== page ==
• (4) Translation: Refer to FIG. 9. The present invention can enable the component forces of those three omni-directional wheels 211, 212, and 213 to counteract mutually at a selected direction (as shown by the solid lines), and then, the system will translate along the direction vertical to the selected direction; therefore, the translation direction of the system of the present invention can be selected arbitrarily; the rightward translation shown in FIG. 9 (as shown by the dashed line) is only an exemplification of the translation motions; further, such a translation motion is a motion mode that two-wheel motion systems cannot achieve;
    • (5) Translation plus rotation: Refer to FIG. 10. Such a motion mode is the most complicated motion mode the system of the present invention can provide. The component forces of those three omni-directional wheels 211, 212, and 213 (as shown by the solid lines) are counteracted and accumulated to obtain the motion mode of translation plus rotation (as shown by the dashed line).
  • The embedded network-controlled omni-directional motion system with optical flow based navigation of the present invention not only can move along an arbitrary direction on a 2-dimensional plane but also can translate and rotate simultaneously. The high-precision optical flow based navigation method of the present invention utilizes the optical flow sensor, which is also used by the optical mouse, to replace the conventional complicated navigation system; therefore, the navigation of the present invention can achieve high precision without the penalty of high cost; further, the navigation technology used by the present invention is neither affected by environments nor influenced by wheel sliding. The motion system of the present invention is equipped with an embedded network control system and can be either near-end or far-end controlled via a wireless network; thus, the present invention has superior controllability. In the present invention, network technology is used to integrate an information-processing unit, which contains control programs, with the motion system; therefore, the calculation can be dispersed to the personal computer of the external information-processing unit. In the present invention, the information-processing unit not only has a user-friendly GUI (Graphic User Interface) but also may be integrated with peripheral control devices; therefore, the present invention has high control dexterity and superior hardware expandability. Accordingly, the present invention can be extensively and effectively applied to various fields, such as family, medicine, and industry.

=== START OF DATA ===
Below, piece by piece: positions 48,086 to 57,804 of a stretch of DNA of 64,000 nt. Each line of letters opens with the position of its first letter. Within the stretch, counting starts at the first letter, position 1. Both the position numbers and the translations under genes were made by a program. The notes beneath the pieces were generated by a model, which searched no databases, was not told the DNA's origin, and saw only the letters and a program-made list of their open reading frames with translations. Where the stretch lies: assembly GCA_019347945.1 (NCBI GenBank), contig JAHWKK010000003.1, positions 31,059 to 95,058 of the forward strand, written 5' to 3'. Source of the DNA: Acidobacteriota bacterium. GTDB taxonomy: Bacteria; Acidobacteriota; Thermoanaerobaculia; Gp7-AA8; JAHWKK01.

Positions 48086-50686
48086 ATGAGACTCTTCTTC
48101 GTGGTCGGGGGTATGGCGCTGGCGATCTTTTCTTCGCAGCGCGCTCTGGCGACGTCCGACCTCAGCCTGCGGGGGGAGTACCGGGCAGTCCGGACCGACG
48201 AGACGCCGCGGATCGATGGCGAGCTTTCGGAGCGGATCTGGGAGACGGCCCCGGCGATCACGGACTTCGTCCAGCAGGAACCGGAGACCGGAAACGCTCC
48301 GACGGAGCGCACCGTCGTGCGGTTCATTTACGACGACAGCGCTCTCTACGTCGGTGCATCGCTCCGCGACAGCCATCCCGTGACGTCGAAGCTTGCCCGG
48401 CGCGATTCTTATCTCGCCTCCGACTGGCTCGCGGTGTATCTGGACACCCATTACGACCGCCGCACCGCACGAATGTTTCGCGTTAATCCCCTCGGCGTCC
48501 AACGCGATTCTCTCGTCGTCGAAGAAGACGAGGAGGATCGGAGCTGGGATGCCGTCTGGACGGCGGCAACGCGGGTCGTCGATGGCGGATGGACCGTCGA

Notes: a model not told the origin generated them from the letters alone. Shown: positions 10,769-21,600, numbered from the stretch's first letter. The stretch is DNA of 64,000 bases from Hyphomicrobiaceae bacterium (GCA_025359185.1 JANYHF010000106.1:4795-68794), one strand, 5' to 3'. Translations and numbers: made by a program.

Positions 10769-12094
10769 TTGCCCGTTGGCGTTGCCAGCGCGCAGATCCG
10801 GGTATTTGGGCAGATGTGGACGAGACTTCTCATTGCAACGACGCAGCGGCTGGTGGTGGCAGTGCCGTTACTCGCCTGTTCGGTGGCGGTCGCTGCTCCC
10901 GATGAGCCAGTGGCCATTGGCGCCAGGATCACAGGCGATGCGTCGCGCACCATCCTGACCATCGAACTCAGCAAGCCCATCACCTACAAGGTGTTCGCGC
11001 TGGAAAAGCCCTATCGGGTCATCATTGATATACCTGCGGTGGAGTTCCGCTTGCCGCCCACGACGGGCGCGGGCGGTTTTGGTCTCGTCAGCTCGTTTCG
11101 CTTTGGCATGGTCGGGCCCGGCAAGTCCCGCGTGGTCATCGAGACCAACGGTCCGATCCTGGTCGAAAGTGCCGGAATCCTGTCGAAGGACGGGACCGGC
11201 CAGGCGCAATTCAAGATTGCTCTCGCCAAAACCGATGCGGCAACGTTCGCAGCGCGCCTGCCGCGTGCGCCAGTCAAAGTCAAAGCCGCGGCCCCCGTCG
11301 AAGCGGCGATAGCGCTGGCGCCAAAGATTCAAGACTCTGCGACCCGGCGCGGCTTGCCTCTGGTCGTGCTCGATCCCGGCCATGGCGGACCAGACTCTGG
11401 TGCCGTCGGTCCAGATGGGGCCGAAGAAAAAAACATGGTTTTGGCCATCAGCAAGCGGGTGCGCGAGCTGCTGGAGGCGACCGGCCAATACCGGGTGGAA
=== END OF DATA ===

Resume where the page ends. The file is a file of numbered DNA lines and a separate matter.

• Those embodiments described above are used to clarify the present invention in order to enable the persons skilled in the art to understand, make, and use the present invention; however, it is not intended to limit the scope of the present invention, and any equivalent modification and variation according to the structures, characteristics, and spirit disclosed in the specification is to be included within the scope of the present invention.

Claims (24)

1. An omni-directional motion system with optical flow based navigation, comprising:
a body;
multiple motion units, installed to said body, and used to control the motion and driving of said body with each said motion unit further comprising:
an omni-directional wheel; and
a motor device, coupled to said omni-directional wheel, and providing driving force for said omni-directional wheel; and
at least one optical flow sensor, installed on the ground-facing surface of said body, used to detect the motion state of said body, and creating optical flow detection data.
2. The omni-directional motion system with optical flow based navigation according to claim 1, wherein said motion system may provide a motion mode of in-situ rotation.
3. The omni-directional motion system with optical flow based navigation according to claim 1, wherein said motion system may provide a motion mode of heading straight.
4. The omni-directional motion system with optical flow based navigation according to claim 1, wherein said motion system may provide a motion mode of differential turning.
5. The omni-directional motion system with optical flow based navigation according to claim 1, wherein said motion system may provide a motion mode of translation.
6. The omni-directional motion system with optical flow based navigation according to claim 1, wherein said motion system may provide a motion mode of translation plus rotation.
7. The omni-directional motion system with optical flow based navigation according to claim 1, wherein multiple microcontroller units are used to respectively control the rotation directions and rotation speeds of said motor devices.